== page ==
During detox from amphetamines, users can experience a variety of withdrawal symptoms. These could be mild or severe, and their duration depends on a number of factors.If you, or someone you know, is seeking help for amphetamine addiction, contact us immediately.
Some of these symptoms disappear after the last traces of the drug have left the user’s body. However, some can be severe and become chronic conditions, even increasing the user’s risk of death.
In general, detoxing from amphetamines should not pose life-threatening symptoms, however, there is a chance of medical complications.
The user should not attempt to detox from amphetamines independently, without medical supervision. If you, or someone you know, is seeking help for amphetamine addiction, contact us immediately.
Common Withdrawal Effects
These are the primary symptoms of stimulant withdrawal, according to the DSM-V, the official guide to psychological conditions:
- Depressed, irritable or anxious mood, which may develop into severe depression and two or more of the following symptoms:
- Vivid, unpleasant dreams
- Insomnia or hypersomnia (excessive need for sleep)
- Significant change in appetite
- Significant physical agitation or lethargy
- Inability to experience pleasure from normally pleasurable activities (i.e. sex, food, social interaction)
These symptoms may develop a few hours, or up to several days after the patient stops using amphetamines. They may be so severe that they cause the patient to become extremely stressed and prevent them from functioning in a normal manner.
- Appearing dishevelled
- Slower reflexes and poor physical dexterity
- Avoidance of eye contact
- Appearing paler than usual
- Suicidal thoughts
- Speaking in a monotone with little facial expression
- Poor judgment
How serious are these effects? Are they life-threatening?
Generally, the withdrawal symptoms experienced during detox from amphetamine drugs are not life-threatening. Most deaths that occur during amphetamine detox result from a combination of exhaustion and poor judgment, which puts the patient at risk of accidents. Additionally, suicide resulting from depression and the inability to experience enjoyment is one of the greatest dangers of amphetamine withdrawal. However, this is rare, and the dangers of continuing to use amphetamines are much greater.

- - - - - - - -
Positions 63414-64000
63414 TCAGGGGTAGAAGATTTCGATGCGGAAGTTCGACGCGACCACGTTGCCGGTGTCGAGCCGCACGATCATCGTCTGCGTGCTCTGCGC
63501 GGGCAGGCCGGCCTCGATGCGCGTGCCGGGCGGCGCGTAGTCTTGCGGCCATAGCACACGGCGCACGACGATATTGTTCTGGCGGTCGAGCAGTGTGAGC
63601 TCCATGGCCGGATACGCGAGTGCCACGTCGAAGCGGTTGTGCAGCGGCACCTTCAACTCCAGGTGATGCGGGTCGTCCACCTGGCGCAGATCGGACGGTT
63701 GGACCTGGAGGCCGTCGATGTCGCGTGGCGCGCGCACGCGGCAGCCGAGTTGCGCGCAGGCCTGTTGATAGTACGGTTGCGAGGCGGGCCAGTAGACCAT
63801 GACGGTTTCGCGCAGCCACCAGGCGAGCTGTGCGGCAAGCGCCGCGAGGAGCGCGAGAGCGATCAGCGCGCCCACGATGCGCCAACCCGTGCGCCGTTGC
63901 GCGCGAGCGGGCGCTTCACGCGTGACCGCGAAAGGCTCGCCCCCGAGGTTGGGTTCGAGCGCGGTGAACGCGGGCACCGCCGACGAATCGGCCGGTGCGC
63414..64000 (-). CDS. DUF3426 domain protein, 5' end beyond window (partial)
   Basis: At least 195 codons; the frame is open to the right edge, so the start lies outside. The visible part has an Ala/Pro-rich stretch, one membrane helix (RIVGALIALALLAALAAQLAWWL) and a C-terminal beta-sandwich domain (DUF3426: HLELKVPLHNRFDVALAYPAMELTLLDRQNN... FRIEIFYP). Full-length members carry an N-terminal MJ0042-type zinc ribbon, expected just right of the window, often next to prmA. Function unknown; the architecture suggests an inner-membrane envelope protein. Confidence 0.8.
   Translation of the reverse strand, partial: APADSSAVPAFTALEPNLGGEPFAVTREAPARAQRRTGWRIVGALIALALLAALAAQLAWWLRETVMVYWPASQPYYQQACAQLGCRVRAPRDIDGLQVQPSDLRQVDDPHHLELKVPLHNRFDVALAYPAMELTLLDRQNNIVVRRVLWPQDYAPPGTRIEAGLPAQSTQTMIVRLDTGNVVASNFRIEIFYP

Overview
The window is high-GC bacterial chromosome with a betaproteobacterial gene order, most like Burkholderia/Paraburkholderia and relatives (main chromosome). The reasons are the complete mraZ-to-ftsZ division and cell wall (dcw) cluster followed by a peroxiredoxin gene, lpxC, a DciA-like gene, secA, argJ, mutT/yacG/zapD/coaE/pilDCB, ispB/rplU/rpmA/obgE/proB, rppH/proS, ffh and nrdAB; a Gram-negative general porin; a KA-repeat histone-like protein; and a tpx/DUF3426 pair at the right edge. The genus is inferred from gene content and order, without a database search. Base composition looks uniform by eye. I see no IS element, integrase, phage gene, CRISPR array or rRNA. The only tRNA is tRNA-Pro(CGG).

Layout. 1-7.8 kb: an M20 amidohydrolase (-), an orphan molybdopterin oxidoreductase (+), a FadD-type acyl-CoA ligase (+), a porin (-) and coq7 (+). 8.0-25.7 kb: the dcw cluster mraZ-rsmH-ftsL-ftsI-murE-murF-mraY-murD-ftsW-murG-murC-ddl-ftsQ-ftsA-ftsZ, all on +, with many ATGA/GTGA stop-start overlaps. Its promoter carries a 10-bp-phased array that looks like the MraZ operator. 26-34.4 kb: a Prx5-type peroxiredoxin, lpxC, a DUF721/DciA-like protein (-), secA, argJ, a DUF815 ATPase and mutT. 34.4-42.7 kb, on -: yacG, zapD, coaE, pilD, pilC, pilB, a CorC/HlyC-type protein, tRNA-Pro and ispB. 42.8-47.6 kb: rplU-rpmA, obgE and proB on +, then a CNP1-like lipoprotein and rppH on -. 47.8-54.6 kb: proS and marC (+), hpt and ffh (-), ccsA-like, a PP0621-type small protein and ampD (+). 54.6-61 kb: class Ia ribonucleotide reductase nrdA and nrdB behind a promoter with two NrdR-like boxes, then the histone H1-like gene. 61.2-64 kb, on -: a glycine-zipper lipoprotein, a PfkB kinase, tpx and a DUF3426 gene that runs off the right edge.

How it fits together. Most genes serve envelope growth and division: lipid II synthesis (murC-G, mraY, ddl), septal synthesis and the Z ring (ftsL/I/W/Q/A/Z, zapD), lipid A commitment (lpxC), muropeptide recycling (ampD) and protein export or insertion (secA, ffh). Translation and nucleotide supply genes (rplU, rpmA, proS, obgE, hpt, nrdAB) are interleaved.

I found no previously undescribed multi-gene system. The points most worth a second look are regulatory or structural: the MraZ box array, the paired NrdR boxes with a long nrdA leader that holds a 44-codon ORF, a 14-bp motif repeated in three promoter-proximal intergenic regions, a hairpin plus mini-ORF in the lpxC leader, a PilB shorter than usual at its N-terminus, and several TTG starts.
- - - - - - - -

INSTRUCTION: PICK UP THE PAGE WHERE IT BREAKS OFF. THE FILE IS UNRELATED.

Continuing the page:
What is the duration of amphetamine withdrawal symptoms?
Amphetamine withdrawal symptoms can begin a few hours or a few days after the patient stops using amphetamines. With continued sobriety, these symptoms generally subside over time. Although the symptoms may be very unpleasant, it is important that the patient does not attempt to self-medicate by using alcohol or other drugs. Medications do exist for the purpose of diminishing stimulant withdrawal symptoms, and the patient may be prescribed them depending on their physical and psychological state.
Chronic withdrawal symptoms are most likely to occur in the case of detox from methamphetamine, due to the drug’s altering effect on brain chemistry and structures.
Are symptoms different for different people?
The severity and duration of withdrawal symptoms can vary a lot between different individuals. Some factors determining this include the person’s health, their history of drug use, and whether they were using other drugs at the same time.
Last updated & clinically assessed 16 February, 2022